Overview

This guide explains how to install the Cmd Control agent to a container image, then use it to launch, monitor, and control containerized applications. This enables you to monitor and control commands launched using the agent (and their descendants), as well as docker exec and kubectl exec commands.
 
Before reading this, you should understand how to automate agent deployment.


Prerequisite

Minimum software versions:

  • Fully supported on Cmd Control agents 1.4.0 and higher.

  • Beta support for these features started with Cmd Control agent version 1.3.7, which is suitable for testing them in non-production deployments.

 
Outline 

After these instructions, there is a complete example of installing the agent on an Nginx server.

 

Step 1: Install dependencies & configure env. vars.

Install the following two dependencies :

  • “ca-certificates”, to enable SSL

  • “libcap2”, to manage process capabilities

Then, configure the following environment variables for each container:

Required: 

Optional: 

If you choose to define a server name, it can't exceed 128 characters, and must consist of the following: 

- a-z
- A-Z
- 0-9
- space , _ , : , . , -


For more information about how to set environment variables using different orchestration tools, see the relevant documentation on:

 

Step 2: Install the agent with the Dockerfile

Add the agent package to the docker image:

ADD ccf-latest.amd64.deb /tmp/ccf-latest.amd64.deb 


Install the package into the docker image (and clean up the installer):

RUN dpkg -i /tmp/ccf-latest.amd64.deb && rm /tmp/ccf-latest.amd64.deb 

 
 

Step 3: Start the agent in the Container

ENTRYPOINT [“cmd_daemon”, “options”] 
CMD [“command”, “args”] 

If you use the -i option to the daemon, the command after the -i will have libinjector loaded, allowing the agent to monitor and control the process and its descendants.

For example: 

ENTRYPOINT [“cmd_daemon”, “-i”]
CMD [“command”, “args”]

 
 

Step 4: Hook exec in the Container

When the environment variable LD_PRELOAD is set to libinjector.so, commands started via docker exec or kubectl exec will also be monitored and controlled.

LD_PRELOAD=libinjector.so

 
 
 

Complete Example:

In this example we build an Nginx server with Cmd installed.
  

Building the Dockerfile

In this example Dockerfile, two dependencies are installed, and then the latest version of the agent is installed. The final line uses the agent to run nginx.

FROM nginx:latest

RUN apt update && apt install -y ca-certificates libcap2

ADD ccf-latest.amd64.deb /tmp/ccf-latest.amd64.deb
RUN dpkg -i /tmp/ccf-latest.amd64.deb

ENTRYPOINT ["cmd_daemon", "-i"]
CMD ["nginx", "-g", "daemon off;"]

 

Building the Docker image

Make sure you have the correct version of the agent binary in the same directory as your Dockerfile (agent binaries can be found in the Cmd web app, under Project Settings > Agent), for example:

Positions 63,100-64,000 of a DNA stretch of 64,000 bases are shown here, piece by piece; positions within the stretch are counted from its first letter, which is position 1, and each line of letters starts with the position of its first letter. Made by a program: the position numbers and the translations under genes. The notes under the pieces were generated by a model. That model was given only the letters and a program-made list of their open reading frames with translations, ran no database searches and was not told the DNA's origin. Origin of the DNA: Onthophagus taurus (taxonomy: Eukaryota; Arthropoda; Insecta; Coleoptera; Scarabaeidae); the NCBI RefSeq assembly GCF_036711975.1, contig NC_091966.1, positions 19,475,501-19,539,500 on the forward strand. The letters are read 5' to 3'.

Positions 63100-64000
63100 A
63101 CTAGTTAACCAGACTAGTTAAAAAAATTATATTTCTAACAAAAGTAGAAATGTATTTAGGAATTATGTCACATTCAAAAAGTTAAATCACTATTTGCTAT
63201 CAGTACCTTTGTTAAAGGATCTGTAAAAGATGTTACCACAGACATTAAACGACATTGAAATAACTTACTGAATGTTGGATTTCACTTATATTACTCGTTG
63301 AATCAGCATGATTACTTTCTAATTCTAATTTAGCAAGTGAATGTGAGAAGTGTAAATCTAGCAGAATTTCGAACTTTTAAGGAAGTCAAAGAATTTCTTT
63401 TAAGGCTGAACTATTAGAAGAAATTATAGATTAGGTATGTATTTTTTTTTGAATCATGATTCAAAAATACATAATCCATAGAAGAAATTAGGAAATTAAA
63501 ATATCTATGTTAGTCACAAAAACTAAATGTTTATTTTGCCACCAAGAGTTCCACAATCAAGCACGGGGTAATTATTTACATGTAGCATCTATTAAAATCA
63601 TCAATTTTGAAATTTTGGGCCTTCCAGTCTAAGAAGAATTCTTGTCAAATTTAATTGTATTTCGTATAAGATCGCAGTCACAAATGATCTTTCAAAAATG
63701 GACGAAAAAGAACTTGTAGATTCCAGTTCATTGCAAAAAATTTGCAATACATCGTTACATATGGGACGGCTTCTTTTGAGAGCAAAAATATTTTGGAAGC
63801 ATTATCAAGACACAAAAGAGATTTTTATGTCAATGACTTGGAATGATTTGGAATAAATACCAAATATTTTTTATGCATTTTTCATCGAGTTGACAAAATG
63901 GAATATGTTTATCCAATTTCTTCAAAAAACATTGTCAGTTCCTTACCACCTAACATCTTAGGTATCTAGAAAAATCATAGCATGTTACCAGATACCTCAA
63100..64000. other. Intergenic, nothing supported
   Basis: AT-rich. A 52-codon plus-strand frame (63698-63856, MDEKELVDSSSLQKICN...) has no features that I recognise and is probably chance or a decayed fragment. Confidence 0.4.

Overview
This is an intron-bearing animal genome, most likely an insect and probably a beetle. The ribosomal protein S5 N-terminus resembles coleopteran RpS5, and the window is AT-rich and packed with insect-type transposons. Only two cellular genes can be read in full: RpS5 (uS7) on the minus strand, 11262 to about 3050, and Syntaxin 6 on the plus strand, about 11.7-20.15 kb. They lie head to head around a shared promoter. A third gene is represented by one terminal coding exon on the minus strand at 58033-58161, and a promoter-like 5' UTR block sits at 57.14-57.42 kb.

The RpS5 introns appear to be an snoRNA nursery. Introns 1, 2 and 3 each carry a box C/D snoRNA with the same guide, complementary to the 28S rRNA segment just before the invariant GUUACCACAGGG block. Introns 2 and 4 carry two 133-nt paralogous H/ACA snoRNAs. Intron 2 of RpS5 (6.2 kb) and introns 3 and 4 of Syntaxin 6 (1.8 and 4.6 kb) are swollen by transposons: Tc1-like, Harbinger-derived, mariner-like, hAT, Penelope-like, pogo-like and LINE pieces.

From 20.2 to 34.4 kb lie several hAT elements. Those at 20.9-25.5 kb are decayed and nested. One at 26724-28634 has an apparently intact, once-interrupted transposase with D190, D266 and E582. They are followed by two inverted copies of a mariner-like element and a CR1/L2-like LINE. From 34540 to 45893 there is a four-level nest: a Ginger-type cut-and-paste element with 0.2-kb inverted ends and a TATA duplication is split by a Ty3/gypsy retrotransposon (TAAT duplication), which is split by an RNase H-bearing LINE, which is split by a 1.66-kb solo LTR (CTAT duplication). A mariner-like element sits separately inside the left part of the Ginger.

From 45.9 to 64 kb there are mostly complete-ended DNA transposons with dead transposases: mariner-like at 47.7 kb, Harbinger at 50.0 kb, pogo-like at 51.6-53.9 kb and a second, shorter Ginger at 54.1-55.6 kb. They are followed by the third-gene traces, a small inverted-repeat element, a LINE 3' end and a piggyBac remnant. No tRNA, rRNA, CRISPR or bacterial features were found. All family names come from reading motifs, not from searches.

benironside$ ls
Dockerfile                       ccf-latest.amd64.deb

 
Make sure your dockerfile is correct, then build a Docker image (here called "cmdtest"):

docker build -t cmdtest .

 
For example:

$ docker build -t cmdtest .
Sending build context to Docker daemon 1.628MB
Step 1/5 : FROM nginx:latest
  ---> e445ab08b2be
Step 2/5 : RUN apt update && apt install -y ca-certificates libcap2
  ---> Using cache
  ---> 7769b9a7380f
Step 3/5 : ADD ccf-latest.amd64.deb /tmp/ccf-latest.amd64.deb
  ---> Using cache
  ---> 934b2b4dd57a
Step 4/5 : RUN dpkg -i /tmp/ccf-latest.amd.64.deb
  ---> Using cache
  ---> 00e7d918f48b
Step 5/5 : CMD ["cmd_daemon", "nginx", "-g", "daemon off;"]
  ---> Using cache
  ---> af5638a641a9
Successfully built af5638a641a9
Successfully tagged cmdtest:latest
$

   

Creating the Docker instance

Next, run your new Docker image:

docker run 
-e "LD_PRELOAD=libinjector.so"
-e "CMD_PROJECT_KEY=<YOUR_PROJECT_KEY>"
-e "CMD_API_URL=https://<SUB>.c-app.cmd.com/ws"
-d cmdtest

(Replace <YOUR_PROJECT_KEY> with your Cmd project key, which can be found by following step one of the deployment guide, and replace <SUB> with your Cmd web app subdomain, for example: sub1 or sub2).

Don’t worry if you get some error messages, such as the following:

ERROR configParseProjKey:45 Error 2 opening /etc/cmd/cmd.prj: 
No such file or directory
ERROR main:210 Error -2 importing project key file:
No such file or directory

  

Opening a bash shell in the container

To test that your container is working, open a new terminal window and run the following command to start a bash shell in your chosen container. (If you're not sure what YOUR_CONTAINER_NAME is, run "docker ps" to see all active Docker containers.) 

docker exec -it $YOUR_CONTAINER_NAME bash


For example:

CONTAINER ID      IMAGE        COMMAND                   CREATED     
a551f039ad7a      cmdtest      "cmd_daemon nginx -g…"    5 hours ago  

STATUS              PORTS               NAMES
Up 5 hours          80/tcp              cmdtest_container
$ docker exec -it cmdtest_container bash

You should now be able to see your session in the Cmd web app.
 

Running a command as a specific user

You can use the ‘-u’ flag to execute a command as a specific user (rather than root). This works similarly to the USER directive in a dockerfile. The specified user must be listed in ‘ /etc/passwd ’. 

The syntax is:

-u <username> 

or: 

-u <uid>


For example:

docker exec -u user_name container_name bash

 

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